Holy Apostles and other religious organizations, including Catholic Charities, partnered with Pastor Dion K. Maeda of Connect Point Church to build Hale Iki Village. Connect Point had the land but not the resources to build, said Maeda.
Each tiny house has two twin-size beds. Toilets and showers for males and females are a short walk away, near the shared kitchen and common area. The homes are arranged in a rectangle and connected by a concrete walkway. In late September, five families had moved in and others were scheduled to arrive.
“Holy Apostles has given $28K toward funding the transitional housing project, as well as support for a community garden, and countless other church groups and faith groups have given money to fund it,” she said. Local industries donated materials and “labor was donated by professional electricians and plumbers.”
Families arrive through referrals from organizations like Hope Services, where A. J. Kubo, a housing navigator and Holy Apostles’ member, helps them find both transitional and long-term housing, as well as access to social and job-training services.
Unlike the May 1980 eruption of Mount St. Helens in Washington’s Cascade Mountains, when an earthquake ripped off a mile-wide section of the mountain’s north face and rock, hot gas and ash spewed from the volcano at rates up to 400 mph, and billions of gallons of ice water raced down the mountain side, lava from Kilauea came up from fissures.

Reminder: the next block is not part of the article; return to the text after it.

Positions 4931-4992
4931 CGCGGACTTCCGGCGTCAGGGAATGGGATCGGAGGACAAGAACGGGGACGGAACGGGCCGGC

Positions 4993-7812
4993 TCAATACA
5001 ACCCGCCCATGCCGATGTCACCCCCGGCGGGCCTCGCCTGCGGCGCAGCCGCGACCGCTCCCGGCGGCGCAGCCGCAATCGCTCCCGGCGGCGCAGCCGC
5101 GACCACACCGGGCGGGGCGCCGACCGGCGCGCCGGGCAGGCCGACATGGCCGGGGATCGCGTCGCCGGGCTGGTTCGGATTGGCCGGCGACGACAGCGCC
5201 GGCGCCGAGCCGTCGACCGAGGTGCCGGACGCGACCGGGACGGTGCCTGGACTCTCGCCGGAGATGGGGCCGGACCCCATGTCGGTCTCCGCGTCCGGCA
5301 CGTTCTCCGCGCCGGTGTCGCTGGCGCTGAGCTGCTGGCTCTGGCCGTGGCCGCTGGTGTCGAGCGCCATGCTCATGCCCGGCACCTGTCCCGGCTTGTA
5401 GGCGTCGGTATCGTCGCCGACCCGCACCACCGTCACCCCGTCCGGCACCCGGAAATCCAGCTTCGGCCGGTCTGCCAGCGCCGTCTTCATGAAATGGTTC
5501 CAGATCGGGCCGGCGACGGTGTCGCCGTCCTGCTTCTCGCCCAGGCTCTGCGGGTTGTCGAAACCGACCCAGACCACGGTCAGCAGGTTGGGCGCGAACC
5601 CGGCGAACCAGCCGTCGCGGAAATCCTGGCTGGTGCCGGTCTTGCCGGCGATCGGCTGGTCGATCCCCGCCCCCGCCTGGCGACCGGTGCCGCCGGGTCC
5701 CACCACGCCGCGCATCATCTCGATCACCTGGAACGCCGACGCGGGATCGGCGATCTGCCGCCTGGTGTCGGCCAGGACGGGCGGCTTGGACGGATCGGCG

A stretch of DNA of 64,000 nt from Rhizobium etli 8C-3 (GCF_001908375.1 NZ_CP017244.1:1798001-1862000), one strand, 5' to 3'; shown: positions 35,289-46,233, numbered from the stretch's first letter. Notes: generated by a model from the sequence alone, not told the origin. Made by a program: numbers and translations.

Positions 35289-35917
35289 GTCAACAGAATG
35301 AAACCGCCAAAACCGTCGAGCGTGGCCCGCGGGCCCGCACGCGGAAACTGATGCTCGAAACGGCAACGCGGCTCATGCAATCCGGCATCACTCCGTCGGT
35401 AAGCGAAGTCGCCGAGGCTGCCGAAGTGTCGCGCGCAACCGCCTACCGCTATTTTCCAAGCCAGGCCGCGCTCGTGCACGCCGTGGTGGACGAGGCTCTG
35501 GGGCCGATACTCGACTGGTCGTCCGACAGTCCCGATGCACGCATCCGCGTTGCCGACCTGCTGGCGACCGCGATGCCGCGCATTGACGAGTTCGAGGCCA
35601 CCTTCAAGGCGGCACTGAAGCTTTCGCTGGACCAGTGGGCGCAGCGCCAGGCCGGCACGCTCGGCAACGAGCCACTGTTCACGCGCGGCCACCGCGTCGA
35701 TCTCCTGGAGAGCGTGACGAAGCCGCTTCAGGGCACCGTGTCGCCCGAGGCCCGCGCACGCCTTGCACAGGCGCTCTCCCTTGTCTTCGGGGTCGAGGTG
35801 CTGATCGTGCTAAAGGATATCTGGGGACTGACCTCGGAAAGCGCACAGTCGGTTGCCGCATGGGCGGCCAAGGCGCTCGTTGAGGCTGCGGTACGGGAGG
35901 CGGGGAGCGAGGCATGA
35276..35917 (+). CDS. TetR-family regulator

In July, a state senator introduced legislation that would prohibit new construction in high-risk lava inundation zones.
On Oct. 3, Hawaii Governor David Ige extended the disaster emergency relief period until Dec. 1; it was the fourth extension.
The island of Hawaii, or the Big Island, is the youngest, largest and easternmost of the archipelago’s eight main islands. The volcanic disaster began on May 3 with a 5.0-magnitude earthquake, followed by smaller tremors and then a larger, 6.9-magnitude quake, which accelerated volcanic activity that began in April.
Then, in late August came Hurricane Lane and 35 inches of rain in a matter of days, causing floods, landslides and road closures.
Isolation is a fact of life on an island in the middle of the Pacific Ocean. Unlike Oahu, where Honolulu and a significant military presence attract a transitory population, the Big Island is closer knit, with the majority of residents born there or on another of the islands. One of the reasons the faith coalition worked so well is that many of the leaders had worked together before, said McCallister.
“There is a sense of community in east Hawaii that I have never experienced anywhere else. I have never experienced this sense of connectedness, responsibility for each other that I have experienced here in Hilo,” she said.
– Lynette Wilson is a reporter and managing editor of the Episcopal News Service.